... With such assertiveness Don Giovanni addresses the final number of the first act. This certainly seems to be the spirit of the Don Giovanni currently being staged at Liceu. The world is crumbling around them, but Don Giovanni and Liceu are firmly staying put. To bring Don Giovanni to the stage “could almost be defined as an act of cultural resistance”, stated publically a few days ago Víctor García de Gomar, the artistic director of the theatre in Barcelona. This goes along the lines of what Don Giovanny says, only with different words.
The price to pay in order to go ahead with the performance was extremely high, however. In order to comply with the Covid measures in place for all performances in Catalunya, the performance had to end at 11pm at the latest, and for that reason twenty-five minutes of music from the second act were cut. We missed Il mio tesoro by Don Ottavio, Mi tradì by Donna Elvira, Ah, pietà signiori miei by Leporello, the duet Per queste tue manine between Zerline and Leporello and the final sextet – “would have they dared cutting the opera had it been by Wagner?”, a member of the audience wondered sceptically.
The choir had to sing with a face mask and respecting social distancing safety measures and the soloists barely interacted physically amongst themselves. This turned an already complex production – which presented challenges in itself – into nonsense.
The artistic balance was quite positive. The orchestra, also reduced in order to be able to respect distancing measures, sounded well. Situated in the pit but in a raised platform, it lost the usual homogeneous "Wagnerian" sound that comes from the usual depth of the pit, but it gained clarity in timbre, particularly for the woodwinds, with a good result.
Josep Pons intensified the tempi contrasts with a very slow Deh vieni alla finestra and Dalla sua pace but a vertiginous Fin ch’an dal vino, which gave vitality to the performance. There were certainly some issues with synchronization between orchestra and singers, which probably will get sorted out in the coming days. The great ensemble numbers of the piece however, were well resolved and were well balanced.
In the soloists department, it is important to begin with Christopher Maltman, a renowned interpreter of the central character. His Don Giovanni is vocally confident, perhaps lacks the charisma and seduction that we imagine for the character, but the vocal projection is notable and he sings well within the Mozart style.
Leporello was very well defended by Luca Pisaroni, himself also an expert in his role. As well as showing a good level of vocal talent, Pisaroni balanced the character well, including the buffoon-esque aspects without turning it into a caricature or stereotype.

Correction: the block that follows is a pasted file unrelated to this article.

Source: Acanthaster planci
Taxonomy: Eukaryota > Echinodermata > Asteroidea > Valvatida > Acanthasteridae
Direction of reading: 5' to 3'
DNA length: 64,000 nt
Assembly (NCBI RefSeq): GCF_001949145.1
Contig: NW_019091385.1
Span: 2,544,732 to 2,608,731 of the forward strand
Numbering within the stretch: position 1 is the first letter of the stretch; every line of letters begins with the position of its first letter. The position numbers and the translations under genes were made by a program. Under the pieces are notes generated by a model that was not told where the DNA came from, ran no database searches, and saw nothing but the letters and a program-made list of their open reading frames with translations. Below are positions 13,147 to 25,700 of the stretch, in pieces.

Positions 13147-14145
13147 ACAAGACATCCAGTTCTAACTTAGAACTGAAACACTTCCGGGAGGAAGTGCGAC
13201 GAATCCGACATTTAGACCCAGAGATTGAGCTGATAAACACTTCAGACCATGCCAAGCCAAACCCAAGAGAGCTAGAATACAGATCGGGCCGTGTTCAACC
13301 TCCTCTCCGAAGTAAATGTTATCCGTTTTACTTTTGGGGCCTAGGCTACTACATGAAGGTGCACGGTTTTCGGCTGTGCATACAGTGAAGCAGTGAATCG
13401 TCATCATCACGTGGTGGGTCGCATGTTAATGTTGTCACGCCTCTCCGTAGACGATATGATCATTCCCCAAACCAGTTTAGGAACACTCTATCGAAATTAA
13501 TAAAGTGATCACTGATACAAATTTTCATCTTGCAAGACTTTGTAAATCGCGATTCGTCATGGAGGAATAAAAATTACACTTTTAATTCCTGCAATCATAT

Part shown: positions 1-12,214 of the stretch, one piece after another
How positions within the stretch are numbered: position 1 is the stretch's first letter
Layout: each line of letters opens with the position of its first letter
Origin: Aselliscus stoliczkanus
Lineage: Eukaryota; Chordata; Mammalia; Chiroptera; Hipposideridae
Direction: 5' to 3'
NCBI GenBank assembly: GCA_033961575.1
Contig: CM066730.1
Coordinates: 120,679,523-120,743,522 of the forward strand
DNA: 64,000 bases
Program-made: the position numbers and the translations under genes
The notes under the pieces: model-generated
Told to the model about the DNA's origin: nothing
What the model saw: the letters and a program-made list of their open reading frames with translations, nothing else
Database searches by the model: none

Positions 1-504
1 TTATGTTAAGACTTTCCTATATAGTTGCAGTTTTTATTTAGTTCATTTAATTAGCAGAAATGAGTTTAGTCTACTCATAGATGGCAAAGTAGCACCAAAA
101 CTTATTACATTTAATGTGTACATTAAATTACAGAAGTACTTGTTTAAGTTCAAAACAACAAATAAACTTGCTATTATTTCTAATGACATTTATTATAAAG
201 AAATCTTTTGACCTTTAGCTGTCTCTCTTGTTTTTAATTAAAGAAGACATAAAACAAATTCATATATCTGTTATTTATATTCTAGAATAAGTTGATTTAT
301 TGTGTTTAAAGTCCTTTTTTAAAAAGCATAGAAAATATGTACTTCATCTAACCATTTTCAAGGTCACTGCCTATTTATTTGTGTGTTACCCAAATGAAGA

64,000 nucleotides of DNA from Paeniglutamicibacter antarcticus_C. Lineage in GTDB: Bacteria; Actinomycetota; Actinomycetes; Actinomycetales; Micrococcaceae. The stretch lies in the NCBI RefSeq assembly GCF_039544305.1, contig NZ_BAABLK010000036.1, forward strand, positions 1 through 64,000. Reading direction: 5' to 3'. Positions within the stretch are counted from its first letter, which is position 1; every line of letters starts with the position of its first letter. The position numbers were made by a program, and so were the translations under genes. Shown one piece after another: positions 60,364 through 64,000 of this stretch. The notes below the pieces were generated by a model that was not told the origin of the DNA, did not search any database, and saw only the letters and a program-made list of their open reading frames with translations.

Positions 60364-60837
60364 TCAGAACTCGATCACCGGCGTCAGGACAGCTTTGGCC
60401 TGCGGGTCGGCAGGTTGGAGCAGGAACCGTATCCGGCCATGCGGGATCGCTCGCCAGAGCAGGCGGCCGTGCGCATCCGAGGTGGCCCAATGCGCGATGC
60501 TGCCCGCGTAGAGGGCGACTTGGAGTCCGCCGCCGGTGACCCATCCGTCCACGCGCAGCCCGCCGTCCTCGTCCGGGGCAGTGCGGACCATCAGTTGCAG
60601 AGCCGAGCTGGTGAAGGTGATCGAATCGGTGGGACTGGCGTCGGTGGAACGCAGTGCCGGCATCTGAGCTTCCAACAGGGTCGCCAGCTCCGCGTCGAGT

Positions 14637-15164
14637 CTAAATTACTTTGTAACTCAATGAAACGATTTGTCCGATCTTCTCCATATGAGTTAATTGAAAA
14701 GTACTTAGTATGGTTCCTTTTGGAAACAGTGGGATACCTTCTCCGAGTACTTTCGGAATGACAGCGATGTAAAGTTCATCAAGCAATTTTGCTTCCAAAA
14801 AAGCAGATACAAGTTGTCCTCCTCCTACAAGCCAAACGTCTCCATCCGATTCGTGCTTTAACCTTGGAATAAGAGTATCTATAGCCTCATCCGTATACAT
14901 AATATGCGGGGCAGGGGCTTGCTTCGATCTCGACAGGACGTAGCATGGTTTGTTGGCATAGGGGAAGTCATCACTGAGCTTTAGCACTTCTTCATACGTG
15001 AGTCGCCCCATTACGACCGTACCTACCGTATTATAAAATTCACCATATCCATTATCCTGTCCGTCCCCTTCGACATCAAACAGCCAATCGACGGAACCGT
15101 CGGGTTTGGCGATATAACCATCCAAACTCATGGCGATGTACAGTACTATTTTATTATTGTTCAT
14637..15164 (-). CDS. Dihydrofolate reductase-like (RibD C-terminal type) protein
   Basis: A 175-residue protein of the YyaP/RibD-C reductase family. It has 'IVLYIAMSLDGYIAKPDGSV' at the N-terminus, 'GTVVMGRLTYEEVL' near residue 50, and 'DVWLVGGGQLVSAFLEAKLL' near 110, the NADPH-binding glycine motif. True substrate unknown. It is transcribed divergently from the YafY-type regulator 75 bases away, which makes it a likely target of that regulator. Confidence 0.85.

Véronique Gens remained irregular in the role of Donna Elvira, with a weak start where the voice didn’t seem well placed and the projection was inelegant. Soon enough, however, she entered vocally into the character and everything went well from there. Miah Persson did well as Donna Anna, showing expressiveness and intensity, although she struggled with the higher register of the role, which sounded tight and forced. Ben Bliss was a good Don Ottavio, vocally prominent, and his Dalla sua pace was memorable for its sweetness. Adam Palka delivered a sufficient Commendatore whilst alive and not quite ‘beyond the grave’ when dead.
There were very pleasant surprises in the roles of Zerlina and Masetto, excellently incorporated by two young singers with great vocal talent, soprano Leonor Bonilla from Sevilla and baritone Josep-Ramon Olivé from Barcelona.
The production, from the Frankfurt Opera was signed by Christof Loy and was restaged by Axel Weidauer. This is a visually sober and restrained production, although well-lit and very daring conceptually, but wasn’t sufficiently well-resolved on stage. Loy attempts to focus the dramatic discourse on the personality and complex psychological profile of the central character, which is a good idea as is means to transcend the elemental level of the simple seducer. However, the scenic execution of such intentions often remained confusing or ambiguous and it was difficult to follow Loy’s convoluted thinking.
In theatre it is not good enough for ideas to work at a conceptual and abstract level, they need to also physically work well, especially in the material appearance on stage. In this sense, the production was unproductively complex.
Barcelona, 24th October 2020
Don Giovanni by Wolfgang Amadeus Mozart. Christopher Maltman, baritone. Adam Palka, bass. Miah Persson, soprano. Ben Bliss, tenor. Véronique Gens, soprano. Luca Pisaroni, bass-baritone. Josep-Ramon Olivé, baritone. Leonor Bonilla, soprano. Orchestra of Gran Teatre del Liceu. Choir of Gran Teatre del Liceu. Josep Pons, conductor. Christof Loy, stage director. Axel Weidauer, restaging. Johannes Leiacker, scenography. Ursula Renzenbrink, costumes. Olaf Winter, lighting. Production by the Frankfurt Opera. Gran Teatre del Liceu.the 28 of October, 2020 | Print